❖ With full implementation of GE, attendance rates and academic achievement increase and disciplinary referrals and suspensions significantly decrease.

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Great Expectations offers three strategies for eliminating bullying:

  • Prevention - Proactive strategies establish a climate of respect where students learn to value their classmate-comrades and do not use their status, physical strength, or force of personality as weapons of intimidation or hostility towards others. Students and educators share ownership in their school community and so experience shared control, shared responsibility, and a shared sense of worth.
  • Situational Strategies - GE encourages individual responsibility and gives all involved the tools to work through situations such as problem-solving, conflict resolution, general decision-making and goal setting.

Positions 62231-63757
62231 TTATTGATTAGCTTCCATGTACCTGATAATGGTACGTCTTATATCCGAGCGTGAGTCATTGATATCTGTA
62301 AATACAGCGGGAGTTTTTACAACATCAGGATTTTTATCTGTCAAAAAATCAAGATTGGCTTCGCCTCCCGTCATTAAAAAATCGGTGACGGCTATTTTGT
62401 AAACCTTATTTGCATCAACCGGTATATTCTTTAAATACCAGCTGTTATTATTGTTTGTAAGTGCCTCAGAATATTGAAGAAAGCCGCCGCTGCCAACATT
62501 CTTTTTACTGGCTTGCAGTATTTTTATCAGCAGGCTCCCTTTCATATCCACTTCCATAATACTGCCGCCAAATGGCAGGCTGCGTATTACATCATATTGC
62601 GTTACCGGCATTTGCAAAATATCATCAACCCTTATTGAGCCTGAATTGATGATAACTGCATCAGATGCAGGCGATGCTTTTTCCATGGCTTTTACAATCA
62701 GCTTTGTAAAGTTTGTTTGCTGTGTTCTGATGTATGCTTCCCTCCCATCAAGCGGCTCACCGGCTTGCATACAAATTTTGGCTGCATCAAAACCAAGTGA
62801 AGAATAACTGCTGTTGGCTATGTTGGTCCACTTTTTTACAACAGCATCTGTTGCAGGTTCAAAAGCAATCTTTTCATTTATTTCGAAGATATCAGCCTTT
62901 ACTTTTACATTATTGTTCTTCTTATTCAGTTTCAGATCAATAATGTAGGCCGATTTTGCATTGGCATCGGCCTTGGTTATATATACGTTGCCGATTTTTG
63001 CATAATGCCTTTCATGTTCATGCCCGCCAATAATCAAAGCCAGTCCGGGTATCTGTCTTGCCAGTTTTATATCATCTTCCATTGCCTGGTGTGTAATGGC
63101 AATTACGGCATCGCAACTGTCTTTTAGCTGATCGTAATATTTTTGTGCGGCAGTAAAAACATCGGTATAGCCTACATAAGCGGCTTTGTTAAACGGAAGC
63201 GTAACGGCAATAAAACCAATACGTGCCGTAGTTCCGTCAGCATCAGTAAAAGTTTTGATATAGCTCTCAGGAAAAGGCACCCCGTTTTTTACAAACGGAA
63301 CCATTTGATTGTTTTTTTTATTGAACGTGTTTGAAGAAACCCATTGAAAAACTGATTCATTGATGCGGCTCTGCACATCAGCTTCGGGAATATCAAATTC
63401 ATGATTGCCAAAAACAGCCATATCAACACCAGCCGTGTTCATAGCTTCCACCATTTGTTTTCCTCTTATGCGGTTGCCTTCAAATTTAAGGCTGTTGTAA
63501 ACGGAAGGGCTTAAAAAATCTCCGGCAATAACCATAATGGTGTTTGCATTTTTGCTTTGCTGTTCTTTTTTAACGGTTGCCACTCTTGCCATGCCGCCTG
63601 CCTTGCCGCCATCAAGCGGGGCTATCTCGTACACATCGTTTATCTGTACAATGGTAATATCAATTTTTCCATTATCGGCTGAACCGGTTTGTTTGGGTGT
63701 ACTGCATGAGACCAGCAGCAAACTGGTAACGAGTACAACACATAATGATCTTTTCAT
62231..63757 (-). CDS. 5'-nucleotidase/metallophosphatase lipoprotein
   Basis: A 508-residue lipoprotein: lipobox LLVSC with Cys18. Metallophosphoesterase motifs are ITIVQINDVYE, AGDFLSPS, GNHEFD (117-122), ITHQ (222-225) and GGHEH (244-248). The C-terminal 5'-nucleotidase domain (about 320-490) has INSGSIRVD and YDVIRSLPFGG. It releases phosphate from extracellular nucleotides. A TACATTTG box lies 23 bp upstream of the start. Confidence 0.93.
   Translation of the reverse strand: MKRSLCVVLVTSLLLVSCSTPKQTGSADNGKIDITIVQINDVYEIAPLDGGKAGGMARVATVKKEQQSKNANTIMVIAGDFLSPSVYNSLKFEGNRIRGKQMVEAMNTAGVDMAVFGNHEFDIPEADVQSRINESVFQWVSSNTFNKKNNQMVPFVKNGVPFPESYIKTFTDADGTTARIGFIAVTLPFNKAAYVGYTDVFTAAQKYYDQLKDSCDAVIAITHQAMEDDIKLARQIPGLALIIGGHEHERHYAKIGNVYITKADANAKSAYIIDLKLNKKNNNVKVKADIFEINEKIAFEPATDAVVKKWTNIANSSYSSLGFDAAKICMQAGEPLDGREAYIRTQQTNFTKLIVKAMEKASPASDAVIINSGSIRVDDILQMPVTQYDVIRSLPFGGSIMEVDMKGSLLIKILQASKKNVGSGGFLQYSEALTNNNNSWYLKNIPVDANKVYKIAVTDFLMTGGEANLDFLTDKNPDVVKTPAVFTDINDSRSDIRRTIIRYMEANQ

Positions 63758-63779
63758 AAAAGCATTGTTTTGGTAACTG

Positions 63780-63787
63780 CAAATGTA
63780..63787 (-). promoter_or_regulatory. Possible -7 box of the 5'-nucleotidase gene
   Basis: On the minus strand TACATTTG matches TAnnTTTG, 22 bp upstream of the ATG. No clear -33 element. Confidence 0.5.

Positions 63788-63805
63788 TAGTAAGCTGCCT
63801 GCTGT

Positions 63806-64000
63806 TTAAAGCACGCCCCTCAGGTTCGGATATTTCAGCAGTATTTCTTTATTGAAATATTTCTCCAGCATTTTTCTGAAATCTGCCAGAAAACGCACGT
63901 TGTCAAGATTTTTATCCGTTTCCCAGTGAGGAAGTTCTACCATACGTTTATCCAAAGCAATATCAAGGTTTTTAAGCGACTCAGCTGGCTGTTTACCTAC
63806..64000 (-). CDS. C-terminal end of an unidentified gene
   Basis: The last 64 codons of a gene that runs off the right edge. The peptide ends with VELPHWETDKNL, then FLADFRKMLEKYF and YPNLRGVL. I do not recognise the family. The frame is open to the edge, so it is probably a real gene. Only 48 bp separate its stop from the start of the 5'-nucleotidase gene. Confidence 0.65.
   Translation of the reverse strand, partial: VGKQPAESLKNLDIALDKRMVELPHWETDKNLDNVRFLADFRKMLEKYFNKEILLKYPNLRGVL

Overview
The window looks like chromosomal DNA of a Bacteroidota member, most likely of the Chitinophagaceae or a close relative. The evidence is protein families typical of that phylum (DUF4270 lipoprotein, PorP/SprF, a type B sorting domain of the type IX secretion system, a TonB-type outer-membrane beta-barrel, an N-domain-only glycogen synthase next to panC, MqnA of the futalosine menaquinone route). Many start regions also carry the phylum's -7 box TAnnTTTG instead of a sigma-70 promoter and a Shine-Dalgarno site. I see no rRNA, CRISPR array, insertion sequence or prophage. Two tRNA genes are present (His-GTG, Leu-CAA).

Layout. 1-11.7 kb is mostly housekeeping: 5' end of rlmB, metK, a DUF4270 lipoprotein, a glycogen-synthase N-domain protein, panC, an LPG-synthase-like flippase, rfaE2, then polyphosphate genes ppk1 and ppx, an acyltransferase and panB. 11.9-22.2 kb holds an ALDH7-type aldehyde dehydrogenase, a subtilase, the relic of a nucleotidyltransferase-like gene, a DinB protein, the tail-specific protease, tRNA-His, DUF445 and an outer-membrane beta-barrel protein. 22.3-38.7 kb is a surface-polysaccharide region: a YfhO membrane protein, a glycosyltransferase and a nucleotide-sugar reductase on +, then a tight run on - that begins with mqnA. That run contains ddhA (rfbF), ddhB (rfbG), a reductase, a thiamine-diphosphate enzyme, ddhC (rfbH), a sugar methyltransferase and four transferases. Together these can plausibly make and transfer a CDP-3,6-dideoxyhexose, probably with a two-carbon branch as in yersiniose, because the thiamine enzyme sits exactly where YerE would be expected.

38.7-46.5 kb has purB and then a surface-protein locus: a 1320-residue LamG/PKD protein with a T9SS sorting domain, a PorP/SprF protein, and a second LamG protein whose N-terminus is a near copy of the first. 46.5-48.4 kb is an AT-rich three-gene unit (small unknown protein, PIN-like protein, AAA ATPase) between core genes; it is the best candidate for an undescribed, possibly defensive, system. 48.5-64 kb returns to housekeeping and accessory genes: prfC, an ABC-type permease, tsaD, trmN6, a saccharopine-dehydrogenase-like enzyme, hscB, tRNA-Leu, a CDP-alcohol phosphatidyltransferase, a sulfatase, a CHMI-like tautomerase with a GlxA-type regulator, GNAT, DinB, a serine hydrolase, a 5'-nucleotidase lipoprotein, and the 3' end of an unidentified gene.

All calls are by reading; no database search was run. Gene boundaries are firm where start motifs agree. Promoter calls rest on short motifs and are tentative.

• Ongoing Strategies - Introduction and consistent use of GE provides structure and clear expectations for behavior and attitudes. Great Expectations is not “what we do”, but becomes “who we are!” both socially and academically. GE is a continuous process with all involved and includes the elements of evaluation, revision, and goal setting for growth.

PREVENTION STRATEGIES:
Establish climate and build a culture of respect

 

SET STANDARDS - High Expectations, one of GE’s six tenets, extends throughout social and academic attitudes and behaviors. Well-defined procedures, goal setting, and the use of proven academic strategies coupled with the climate of mutual respect create an optimum learning environment. Respect for each other is foundational. The following are some of the basic elements used to build and maintain this essential climate: